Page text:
A non-Catholic political expert says Bishop Thomas Tobin’s request that U.S. Rep. Patrick Kennedy refrain from receiving Holy Communion is “eminently reasonable” and an “appropriate” encouragement of the Congressman to examine his commitment to his faith.
Rep. Kennedy, a Rhode Island Democrat and son of the late U.S. Sen. Edward Kennedy, was criticized by Bishop Tobin of Providence for his attacks on the Catholic bishops’ opposition to abortion funding in health care legislation. Recently, Kennedy revealed that Bishop Tobin had asked him to refrain from receiving communion because of his public contradiction of Catholic teaching.
Peter Roff, a senior fellow at the Institute for Liberty and a former senior political writer for United Press International, wrote at FoxNews.com that Americans look to “our institutions of faith” to define moral issues like abortion. Though not a Catholic, he said he understands the hierarchical nature of the Church and the role doctrine plays within it.
Speaking with “the greatest respect,” he said that the Catholic Church is not a place where “free thinking” about doctrinal issues is encouraged.
“There is such thing as absolute truth and not all things are relative or left to the discretion of the believer,” Roff continued. If Rep. Kennedy wishes to consider himself Catholic, he should “show appropriate deference to church teachings” about life beginning at conception and about abortion being a sin.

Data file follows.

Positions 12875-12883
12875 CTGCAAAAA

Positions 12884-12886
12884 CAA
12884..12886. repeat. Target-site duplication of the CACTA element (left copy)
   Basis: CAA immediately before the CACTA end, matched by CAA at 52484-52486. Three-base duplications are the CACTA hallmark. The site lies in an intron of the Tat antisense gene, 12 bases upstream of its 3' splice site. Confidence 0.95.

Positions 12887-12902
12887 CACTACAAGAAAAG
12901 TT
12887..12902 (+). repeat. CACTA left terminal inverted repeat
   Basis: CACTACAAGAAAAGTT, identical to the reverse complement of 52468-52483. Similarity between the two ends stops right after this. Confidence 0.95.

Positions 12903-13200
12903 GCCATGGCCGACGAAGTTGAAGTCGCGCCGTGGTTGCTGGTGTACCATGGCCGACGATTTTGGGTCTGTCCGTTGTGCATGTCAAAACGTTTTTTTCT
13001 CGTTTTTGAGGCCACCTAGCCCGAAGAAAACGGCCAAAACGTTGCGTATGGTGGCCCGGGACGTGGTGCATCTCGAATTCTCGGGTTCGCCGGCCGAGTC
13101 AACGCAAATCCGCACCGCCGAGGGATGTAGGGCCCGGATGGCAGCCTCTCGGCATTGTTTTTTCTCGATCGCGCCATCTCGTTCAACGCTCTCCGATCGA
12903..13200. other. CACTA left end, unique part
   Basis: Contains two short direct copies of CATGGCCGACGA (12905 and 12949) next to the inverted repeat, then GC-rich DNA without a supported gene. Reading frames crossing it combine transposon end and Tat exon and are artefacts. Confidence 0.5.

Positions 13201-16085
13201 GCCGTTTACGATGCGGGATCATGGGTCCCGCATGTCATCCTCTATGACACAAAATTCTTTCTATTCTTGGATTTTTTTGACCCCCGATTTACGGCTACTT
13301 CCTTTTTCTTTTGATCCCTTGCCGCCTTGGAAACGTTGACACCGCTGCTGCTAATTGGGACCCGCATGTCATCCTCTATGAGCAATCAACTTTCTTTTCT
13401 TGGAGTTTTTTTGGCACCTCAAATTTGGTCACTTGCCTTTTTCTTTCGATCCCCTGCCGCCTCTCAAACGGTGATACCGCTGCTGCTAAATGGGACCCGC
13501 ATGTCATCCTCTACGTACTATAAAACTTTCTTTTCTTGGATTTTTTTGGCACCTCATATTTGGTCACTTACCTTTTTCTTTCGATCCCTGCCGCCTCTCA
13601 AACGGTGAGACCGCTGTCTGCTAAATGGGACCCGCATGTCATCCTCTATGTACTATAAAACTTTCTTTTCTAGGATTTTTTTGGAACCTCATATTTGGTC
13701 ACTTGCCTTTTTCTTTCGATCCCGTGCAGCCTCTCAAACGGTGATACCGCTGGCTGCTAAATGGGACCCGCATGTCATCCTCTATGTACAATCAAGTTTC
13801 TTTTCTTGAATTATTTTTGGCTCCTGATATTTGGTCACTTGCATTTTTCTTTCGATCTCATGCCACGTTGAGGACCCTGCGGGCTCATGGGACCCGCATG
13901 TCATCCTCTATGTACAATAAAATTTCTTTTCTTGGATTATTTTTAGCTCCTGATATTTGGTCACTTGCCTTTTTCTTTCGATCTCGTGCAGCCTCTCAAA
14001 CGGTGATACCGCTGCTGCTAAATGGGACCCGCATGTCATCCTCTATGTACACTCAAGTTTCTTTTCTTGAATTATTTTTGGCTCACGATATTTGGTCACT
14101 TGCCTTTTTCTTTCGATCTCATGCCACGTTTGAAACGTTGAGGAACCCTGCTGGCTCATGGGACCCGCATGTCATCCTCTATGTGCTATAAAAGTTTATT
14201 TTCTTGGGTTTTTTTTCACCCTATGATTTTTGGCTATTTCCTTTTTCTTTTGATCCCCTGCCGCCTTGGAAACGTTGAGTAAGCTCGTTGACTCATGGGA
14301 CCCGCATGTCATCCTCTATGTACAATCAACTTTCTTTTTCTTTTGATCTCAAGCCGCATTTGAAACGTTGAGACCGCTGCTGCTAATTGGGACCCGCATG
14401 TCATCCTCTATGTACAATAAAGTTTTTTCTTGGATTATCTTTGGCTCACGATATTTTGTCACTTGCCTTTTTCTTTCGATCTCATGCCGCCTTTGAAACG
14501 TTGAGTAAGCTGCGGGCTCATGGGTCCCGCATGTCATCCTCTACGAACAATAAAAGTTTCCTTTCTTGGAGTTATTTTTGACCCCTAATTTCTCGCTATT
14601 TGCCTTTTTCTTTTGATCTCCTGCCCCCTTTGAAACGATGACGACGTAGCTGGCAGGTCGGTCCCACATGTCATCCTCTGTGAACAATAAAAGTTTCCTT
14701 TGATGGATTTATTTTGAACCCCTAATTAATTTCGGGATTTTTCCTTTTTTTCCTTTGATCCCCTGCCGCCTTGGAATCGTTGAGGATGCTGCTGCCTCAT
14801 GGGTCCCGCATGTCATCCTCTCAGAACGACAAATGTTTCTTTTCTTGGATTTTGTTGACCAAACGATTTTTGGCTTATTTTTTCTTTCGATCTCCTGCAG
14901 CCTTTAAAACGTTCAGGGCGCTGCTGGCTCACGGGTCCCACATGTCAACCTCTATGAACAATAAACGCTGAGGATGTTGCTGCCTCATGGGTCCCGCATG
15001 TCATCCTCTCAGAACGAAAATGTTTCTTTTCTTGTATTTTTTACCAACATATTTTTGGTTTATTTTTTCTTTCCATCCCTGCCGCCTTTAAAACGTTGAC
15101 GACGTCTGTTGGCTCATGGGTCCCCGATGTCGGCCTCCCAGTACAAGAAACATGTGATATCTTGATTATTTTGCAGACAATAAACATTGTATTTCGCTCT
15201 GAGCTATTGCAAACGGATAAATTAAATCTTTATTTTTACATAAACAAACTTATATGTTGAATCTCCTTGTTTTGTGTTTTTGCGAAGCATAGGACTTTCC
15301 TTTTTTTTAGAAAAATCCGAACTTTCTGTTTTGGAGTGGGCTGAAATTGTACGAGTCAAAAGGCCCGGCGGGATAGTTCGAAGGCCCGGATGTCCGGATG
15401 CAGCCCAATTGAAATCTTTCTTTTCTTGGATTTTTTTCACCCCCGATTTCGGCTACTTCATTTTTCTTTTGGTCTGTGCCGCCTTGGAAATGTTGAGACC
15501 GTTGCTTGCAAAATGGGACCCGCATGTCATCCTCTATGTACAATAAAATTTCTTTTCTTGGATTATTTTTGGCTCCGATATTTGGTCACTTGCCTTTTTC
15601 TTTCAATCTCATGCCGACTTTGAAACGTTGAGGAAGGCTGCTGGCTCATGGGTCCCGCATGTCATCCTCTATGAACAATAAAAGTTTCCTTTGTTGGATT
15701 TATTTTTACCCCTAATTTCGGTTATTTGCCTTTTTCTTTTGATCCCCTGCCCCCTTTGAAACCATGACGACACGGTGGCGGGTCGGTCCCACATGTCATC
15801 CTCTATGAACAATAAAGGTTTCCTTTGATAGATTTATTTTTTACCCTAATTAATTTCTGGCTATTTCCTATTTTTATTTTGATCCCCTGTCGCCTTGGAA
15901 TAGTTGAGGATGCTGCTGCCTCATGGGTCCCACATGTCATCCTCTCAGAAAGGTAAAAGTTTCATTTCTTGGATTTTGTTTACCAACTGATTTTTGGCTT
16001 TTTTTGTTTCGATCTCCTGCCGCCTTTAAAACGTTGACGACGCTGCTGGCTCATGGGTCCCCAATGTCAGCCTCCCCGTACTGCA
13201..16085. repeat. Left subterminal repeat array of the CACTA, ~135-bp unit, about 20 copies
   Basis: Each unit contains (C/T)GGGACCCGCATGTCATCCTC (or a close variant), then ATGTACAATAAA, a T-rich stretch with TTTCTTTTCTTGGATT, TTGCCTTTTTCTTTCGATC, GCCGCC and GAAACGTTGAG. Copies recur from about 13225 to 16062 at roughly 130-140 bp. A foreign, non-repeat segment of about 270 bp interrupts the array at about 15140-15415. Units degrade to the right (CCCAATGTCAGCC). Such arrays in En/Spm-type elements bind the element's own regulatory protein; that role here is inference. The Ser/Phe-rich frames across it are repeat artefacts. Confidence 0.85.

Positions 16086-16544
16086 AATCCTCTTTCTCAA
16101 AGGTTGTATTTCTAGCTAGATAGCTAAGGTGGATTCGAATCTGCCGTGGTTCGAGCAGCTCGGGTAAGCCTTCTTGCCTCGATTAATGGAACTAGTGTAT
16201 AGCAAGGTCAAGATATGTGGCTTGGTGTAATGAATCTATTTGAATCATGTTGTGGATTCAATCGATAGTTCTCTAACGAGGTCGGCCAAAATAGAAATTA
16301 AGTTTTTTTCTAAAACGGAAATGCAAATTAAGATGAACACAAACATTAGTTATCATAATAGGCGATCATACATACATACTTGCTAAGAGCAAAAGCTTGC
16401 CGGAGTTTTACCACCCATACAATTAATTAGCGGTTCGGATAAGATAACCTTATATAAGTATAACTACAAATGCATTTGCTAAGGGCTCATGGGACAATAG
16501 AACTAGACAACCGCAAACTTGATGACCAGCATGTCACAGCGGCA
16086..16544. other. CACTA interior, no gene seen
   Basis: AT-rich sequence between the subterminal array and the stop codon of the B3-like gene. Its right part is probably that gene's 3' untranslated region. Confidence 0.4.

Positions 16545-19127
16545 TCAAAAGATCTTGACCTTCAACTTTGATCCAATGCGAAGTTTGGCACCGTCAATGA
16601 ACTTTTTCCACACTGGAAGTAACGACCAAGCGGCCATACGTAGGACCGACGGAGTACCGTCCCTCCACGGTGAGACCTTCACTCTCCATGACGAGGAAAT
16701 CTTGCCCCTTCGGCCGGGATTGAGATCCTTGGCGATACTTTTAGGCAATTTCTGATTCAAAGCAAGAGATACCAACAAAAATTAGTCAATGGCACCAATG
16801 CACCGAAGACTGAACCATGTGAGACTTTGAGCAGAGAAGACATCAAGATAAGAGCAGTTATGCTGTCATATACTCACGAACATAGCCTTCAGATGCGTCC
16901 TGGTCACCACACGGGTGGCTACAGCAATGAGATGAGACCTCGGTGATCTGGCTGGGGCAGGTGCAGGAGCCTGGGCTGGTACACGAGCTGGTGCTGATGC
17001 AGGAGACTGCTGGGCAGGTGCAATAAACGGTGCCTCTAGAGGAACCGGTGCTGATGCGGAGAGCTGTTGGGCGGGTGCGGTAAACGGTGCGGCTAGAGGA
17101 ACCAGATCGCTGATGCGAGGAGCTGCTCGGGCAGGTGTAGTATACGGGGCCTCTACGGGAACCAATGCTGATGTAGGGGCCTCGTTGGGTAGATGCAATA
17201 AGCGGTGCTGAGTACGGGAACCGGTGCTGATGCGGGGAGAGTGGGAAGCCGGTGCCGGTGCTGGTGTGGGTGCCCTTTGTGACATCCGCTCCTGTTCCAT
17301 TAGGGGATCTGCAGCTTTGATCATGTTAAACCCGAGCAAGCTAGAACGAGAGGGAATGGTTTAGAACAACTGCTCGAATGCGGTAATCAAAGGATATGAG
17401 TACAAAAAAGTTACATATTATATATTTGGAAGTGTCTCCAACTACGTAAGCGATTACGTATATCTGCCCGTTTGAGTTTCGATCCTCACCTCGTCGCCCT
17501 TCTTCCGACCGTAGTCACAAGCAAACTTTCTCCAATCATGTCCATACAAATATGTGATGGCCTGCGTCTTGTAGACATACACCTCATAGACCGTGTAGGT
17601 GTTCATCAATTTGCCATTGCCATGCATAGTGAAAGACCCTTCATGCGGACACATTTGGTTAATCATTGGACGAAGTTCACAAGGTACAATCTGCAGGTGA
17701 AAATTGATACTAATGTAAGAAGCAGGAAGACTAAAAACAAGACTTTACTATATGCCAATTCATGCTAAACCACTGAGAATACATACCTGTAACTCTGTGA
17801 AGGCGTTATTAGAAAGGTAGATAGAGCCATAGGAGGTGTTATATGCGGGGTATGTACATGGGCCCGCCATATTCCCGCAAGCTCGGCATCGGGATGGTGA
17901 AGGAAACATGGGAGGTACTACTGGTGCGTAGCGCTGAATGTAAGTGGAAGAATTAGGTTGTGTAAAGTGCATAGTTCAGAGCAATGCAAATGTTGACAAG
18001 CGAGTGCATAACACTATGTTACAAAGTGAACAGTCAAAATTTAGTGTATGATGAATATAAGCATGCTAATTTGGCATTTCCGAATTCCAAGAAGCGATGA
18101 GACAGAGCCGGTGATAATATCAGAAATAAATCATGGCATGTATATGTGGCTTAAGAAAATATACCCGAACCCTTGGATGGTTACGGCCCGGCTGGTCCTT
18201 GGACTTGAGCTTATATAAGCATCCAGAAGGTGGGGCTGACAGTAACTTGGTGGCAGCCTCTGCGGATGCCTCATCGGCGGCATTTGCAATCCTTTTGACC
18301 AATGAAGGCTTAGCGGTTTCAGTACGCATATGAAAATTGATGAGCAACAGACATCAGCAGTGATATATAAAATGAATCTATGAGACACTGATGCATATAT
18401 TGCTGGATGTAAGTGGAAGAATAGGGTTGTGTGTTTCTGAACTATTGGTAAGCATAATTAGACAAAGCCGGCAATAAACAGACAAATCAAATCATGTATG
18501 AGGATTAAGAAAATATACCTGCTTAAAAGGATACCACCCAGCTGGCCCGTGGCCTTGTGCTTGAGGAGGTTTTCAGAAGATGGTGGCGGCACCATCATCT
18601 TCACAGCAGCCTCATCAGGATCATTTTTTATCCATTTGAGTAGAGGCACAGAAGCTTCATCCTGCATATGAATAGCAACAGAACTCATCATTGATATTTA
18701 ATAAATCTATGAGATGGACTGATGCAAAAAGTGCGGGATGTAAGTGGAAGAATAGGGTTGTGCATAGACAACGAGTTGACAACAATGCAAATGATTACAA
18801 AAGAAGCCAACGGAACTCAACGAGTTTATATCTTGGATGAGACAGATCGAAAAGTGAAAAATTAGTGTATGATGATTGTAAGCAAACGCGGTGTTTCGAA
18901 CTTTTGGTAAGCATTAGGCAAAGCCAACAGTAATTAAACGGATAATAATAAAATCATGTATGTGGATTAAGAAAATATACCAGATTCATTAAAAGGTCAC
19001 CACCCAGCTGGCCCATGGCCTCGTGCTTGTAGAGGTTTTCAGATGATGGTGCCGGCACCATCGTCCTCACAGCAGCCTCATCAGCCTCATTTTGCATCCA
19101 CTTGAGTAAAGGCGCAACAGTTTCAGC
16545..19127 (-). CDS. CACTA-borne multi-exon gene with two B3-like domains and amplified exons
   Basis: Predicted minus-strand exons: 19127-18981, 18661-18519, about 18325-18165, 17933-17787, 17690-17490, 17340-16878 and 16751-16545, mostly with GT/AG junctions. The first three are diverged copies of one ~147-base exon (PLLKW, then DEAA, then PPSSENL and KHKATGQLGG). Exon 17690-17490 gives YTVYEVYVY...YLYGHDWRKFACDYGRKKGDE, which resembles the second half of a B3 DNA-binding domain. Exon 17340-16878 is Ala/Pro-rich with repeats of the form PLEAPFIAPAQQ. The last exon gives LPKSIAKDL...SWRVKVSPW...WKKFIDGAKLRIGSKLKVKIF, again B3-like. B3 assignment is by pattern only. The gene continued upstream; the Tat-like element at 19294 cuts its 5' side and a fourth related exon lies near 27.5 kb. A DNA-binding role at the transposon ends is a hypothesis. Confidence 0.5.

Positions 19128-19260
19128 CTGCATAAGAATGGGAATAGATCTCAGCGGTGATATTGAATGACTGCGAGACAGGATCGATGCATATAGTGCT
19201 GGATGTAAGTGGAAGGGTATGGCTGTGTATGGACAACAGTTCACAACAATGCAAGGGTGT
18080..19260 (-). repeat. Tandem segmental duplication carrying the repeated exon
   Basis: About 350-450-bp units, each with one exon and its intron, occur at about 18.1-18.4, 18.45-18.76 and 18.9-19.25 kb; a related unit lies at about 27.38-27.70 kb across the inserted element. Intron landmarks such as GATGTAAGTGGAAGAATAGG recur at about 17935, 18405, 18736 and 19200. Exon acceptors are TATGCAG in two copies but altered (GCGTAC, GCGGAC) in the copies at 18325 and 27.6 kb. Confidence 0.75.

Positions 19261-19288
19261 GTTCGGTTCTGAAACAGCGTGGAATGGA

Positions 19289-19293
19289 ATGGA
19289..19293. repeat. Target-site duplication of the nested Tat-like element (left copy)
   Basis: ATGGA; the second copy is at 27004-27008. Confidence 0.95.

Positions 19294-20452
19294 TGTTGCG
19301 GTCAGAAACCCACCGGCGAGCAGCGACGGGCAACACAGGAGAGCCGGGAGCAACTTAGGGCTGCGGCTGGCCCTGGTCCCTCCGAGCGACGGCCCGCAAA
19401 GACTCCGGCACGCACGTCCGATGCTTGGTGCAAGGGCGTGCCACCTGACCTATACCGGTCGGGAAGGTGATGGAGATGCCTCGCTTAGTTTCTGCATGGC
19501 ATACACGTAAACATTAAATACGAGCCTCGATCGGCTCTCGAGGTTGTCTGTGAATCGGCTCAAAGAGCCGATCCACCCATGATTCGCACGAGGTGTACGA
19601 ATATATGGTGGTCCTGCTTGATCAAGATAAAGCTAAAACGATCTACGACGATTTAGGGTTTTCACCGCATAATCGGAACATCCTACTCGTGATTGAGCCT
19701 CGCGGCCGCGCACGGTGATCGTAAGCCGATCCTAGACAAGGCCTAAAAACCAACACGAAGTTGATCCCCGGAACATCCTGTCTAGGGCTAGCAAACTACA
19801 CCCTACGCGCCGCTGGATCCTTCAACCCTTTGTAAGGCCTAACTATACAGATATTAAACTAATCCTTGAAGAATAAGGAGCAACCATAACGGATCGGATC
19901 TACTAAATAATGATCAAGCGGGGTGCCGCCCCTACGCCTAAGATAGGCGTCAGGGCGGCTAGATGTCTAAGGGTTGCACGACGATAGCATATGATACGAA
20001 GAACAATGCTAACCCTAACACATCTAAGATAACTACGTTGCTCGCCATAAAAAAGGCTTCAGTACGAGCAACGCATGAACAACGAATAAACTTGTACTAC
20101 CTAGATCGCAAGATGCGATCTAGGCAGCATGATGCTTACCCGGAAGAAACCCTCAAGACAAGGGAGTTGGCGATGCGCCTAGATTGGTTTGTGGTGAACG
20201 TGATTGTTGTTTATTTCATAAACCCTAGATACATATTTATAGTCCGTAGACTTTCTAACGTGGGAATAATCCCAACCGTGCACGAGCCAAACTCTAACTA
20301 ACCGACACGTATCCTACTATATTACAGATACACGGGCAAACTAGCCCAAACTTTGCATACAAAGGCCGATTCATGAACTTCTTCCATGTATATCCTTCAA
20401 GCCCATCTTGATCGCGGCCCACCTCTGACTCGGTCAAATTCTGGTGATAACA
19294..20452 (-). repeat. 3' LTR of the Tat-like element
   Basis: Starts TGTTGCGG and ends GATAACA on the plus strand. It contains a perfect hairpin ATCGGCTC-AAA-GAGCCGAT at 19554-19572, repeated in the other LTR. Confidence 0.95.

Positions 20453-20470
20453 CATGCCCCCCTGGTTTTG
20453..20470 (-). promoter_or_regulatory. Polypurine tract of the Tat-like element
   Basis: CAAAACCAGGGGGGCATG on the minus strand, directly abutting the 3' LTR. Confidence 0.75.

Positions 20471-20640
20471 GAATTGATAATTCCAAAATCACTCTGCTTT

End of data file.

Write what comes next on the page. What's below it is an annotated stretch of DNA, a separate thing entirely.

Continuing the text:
“By asking Kennedy to act of his own volition, rather than threaten to deny him the sacraments or ordering those subservient to him in the church to refuse to offer them, Bishop Tobin is encouraging the Congressman to consider his commitment to his faith -- something one should argue is the appropriate role for a member of the clergy,” Roff commented.
He said the issue is being “spun” as a case of a church trying to impose its will on politicians who represent a “cross-section of the world’s religions.”
While some critics of Bishop Tobin invoke Thomas Jefferson’s phrase about the “wall of separation between Church and State,” Roff said this line appears nowhere in the U.S. Constitution. Jefferson was out of the country when the Constitution was written and the phrase is his own opinion as president in an 1802 letter to the Danbury Baptists in Connecticut.
Nowhere does Jefferson suggest that the church should be “prohibited from enforcing its own disciplines within its own walls among its own members, even where matters of public policy are concerned.”
The purpose of the First Amendment, in Roff’s view, was to “protect the faithful from coercion by the state,” not to protect the state from “interference from the church.”
However, he said, it is hard to see how Bishop Tobin’s request is interference.
“If Congressman Kennedy wishes his church to consider him a Catholic in good standing, then he best pay attention to its concerns and act accordingly,” Roff’s essay at FoxNews.com concluded.